Out West Arts: Performance at the end of the world

Opera, music, theater, and art in Los Angeles and beyond

10 Questions for...Patricia Racette

March 14, 2011

Patricia Racette Photo: Devon Cass

There are few American vocalists as beloved and respected as soprano Patricia Racette. She’s a powerful performer known to audiences around the United States and the world for a wide range of repertory. She’s played a key role in several world premieres of American operas, but more recently is leaving her mark on her touchstone Puccini and Verdi roles. Most notably her Cio-Cio San was preserved on video as part of the Metropolitan Opera’s Live in HD series in the phenomenal Anthony Minghella production. She again graces the Los Angeles Opera stage this month in a new role for her, the Governess in Britten’s The Turn of the Screw. It’s an exciting performance in a very intense opera and I can tell you from experience that this should be on your must-see list. And what’s more, the always gracious Ms. Racette took time out of her busy rehearsals for The Turn of the Screw to take a shot at the Out West Arts 10 Questions.

1. What role would you most like to perform, but haven’t yet?
I am very interested in taking on Minnie in La Fanciulla del West... always wanted 'to pack' onstage!

2. What role would you never perform, even if you could?
Micaela.. oops, too late! Let's just say that I will never perform it again!

3. You’ll be singing the role of the governess in Britten’s The Turn of the Screw with Los Angeles Opera in March and have been hugely successful as Ellen Orford in Peter Grimes. What draws you to Britten’s works and music?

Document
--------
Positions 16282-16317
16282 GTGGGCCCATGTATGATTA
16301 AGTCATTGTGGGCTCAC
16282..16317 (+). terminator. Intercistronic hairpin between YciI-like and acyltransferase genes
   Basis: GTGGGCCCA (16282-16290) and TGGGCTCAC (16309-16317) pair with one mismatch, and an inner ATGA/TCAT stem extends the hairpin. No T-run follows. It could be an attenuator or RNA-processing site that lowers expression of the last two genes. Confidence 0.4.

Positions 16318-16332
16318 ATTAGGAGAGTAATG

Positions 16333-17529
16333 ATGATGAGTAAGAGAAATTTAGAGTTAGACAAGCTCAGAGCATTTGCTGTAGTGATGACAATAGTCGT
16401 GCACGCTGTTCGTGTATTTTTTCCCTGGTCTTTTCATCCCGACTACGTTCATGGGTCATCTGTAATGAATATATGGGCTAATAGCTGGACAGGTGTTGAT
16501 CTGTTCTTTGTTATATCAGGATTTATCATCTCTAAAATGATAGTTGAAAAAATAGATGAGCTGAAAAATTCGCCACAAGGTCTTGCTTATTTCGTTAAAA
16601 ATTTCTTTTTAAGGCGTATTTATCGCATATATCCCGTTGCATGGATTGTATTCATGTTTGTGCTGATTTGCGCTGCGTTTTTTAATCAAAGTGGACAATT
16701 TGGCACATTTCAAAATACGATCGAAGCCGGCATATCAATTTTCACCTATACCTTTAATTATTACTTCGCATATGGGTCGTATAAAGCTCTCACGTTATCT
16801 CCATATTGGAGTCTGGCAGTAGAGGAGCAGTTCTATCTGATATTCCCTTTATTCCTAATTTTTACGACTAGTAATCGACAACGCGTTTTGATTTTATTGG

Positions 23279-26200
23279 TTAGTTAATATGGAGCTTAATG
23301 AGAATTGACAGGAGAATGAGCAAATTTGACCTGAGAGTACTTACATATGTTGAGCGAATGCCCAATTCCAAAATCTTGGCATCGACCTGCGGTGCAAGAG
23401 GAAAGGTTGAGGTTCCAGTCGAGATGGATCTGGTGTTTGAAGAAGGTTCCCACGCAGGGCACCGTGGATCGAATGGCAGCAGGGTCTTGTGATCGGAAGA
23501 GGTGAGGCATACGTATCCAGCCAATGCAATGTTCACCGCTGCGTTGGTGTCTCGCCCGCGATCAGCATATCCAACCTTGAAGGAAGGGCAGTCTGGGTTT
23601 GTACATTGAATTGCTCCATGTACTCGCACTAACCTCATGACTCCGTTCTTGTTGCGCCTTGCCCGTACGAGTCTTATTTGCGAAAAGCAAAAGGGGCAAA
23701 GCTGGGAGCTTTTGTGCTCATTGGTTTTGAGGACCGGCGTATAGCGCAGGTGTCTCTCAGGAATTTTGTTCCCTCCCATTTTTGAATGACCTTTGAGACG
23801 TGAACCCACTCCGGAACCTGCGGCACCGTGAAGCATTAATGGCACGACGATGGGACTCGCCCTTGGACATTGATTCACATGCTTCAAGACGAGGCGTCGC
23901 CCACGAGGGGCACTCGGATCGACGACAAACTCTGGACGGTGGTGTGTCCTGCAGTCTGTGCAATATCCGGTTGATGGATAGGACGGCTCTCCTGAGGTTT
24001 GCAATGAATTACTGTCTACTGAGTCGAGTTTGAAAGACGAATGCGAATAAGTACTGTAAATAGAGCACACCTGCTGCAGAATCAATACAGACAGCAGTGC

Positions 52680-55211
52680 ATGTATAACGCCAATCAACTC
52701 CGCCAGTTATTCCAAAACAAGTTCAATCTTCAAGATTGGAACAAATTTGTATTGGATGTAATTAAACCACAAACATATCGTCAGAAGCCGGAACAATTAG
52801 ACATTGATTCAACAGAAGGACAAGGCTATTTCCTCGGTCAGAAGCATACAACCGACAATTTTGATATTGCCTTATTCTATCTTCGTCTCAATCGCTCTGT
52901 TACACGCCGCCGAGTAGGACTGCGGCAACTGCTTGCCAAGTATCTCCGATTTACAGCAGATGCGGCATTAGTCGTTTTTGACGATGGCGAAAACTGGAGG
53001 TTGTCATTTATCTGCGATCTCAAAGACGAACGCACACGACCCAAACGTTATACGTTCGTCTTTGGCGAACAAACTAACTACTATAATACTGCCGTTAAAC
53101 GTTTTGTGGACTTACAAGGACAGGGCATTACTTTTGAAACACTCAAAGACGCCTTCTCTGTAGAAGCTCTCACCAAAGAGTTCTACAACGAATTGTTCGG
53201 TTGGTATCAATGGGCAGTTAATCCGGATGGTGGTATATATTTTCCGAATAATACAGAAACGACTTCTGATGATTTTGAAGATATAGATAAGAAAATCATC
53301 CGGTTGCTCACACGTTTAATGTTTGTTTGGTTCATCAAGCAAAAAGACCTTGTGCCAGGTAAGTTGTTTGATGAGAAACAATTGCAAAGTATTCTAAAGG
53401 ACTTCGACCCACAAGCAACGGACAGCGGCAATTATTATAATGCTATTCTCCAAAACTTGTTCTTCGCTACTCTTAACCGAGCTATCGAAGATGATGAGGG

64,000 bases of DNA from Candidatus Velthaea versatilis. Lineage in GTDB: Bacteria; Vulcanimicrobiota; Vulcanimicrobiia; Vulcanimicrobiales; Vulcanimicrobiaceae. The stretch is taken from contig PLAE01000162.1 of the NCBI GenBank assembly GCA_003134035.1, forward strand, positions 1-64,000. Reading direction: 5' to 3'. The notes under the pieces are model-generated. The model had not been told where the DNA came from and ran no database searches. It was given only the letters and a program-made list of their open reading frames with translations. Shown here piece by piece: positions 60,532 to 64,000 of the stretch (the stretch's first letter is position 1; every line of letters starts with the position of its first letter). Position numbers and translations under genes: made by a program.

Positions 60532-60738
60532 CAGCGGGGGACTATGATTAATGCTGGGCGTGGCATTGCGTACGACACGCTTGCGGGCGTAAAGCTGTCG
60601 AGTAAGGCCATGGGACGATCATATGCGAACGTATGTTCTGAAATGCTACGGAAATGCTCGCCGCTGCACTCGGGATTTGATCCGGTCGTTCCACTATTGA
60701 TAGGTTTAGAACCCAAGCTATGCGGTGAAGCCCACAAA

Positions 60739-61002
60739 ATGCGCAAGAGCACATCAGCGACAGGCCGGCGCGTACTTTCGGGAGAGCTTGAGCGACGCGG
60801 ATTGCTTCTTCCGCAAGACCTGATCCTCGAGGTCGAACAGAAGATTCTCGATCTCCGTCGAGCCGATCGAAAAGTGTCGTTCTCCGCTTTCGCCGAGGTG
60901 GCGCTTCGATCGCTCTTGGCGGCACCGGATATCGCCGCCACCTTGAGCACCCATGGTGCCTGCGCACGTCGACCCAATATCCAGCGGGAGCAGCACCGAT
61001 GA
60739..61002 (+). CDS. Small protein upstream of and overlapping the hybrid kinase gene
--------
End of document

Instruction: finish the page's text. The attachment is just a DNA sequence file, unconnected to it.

Britten is for the thinking singer-- not that all singers are not thinkers on some level(!)-- but his music is quite difficult with its angularity and layered harmonics. At the same time, he is also a great storyteller and creator of atmosphere. Stir those ingredients together and you have a theatrical experience, which is what draws me to any role.

Patricia Racette in The Turn of the Screw Photo: Robert Millard/LAO 2011

4. The Turn of the Screw is a ghost story. What’s the scariest thing you’ve ever had to do on the opera stage?
Well, there is scary and there is intense.. and there is intensely scary! My final jump to my death in David Alden's Kat'ya Kabonova for ENO was that moment! To be honest, though, I LOVED it! It was almost the feeling of free fall.. (thank goodness for the mattress below!)

5. American operas and new works have played a big part in your career from Moravec’s The Letter, to Picker’s An American Tragedy and Carlisle Floyd’s Cold Sassy Tree. What part or role would you most like to have composed for you next, and by whom?
What a luxurious thought! I am so drawn to Edith Piaf that I think it would be absolutely amazing to have an opera composed for me that allowed me to offer my take on her wild and crazy life-- and it would also be exhilarating to merge my opera and cabaret lives! Any takers?

6. Which music made you want to sing opera?
Puccini,Puccini, Puccini! Specifically Suor Angelica.. and Renata Scotto!

Patricia Racette in Suor Angelica Photo: Cory Weaver/SFO

7. You’ve had remarkable success as Cio-Cio San in Madama Butterfly, a performance that has been saved on DVD following the Metropolitan Opera’s HD broadcast of Anthony Minghella’s landmark production in 2009. Which other of your performances might you like to save for posterity?
I am very proud of my Il Trittico performances, as doing that trilogy was always my dream. Beyond that, I would like for my take on Tosca to be remembered.

8. Your iPod is destroyed in a tenor’s tantrum. Which lost tracks would you miss most?
Judy Garland's Judy at Carnegie Hall

9. What's your current obsession?
My new home and role of (Madame) General Contractor for the past 18 months!

10. With which of your operatic roles do you have the most in common?
I would have to say Tosca comes to mind-- not that it's a literal fit since no iconic operatic heroines really give a viable look at the modern woman, but at least Floria speaks her mind and is a woman of action-- with those attributes I concur!


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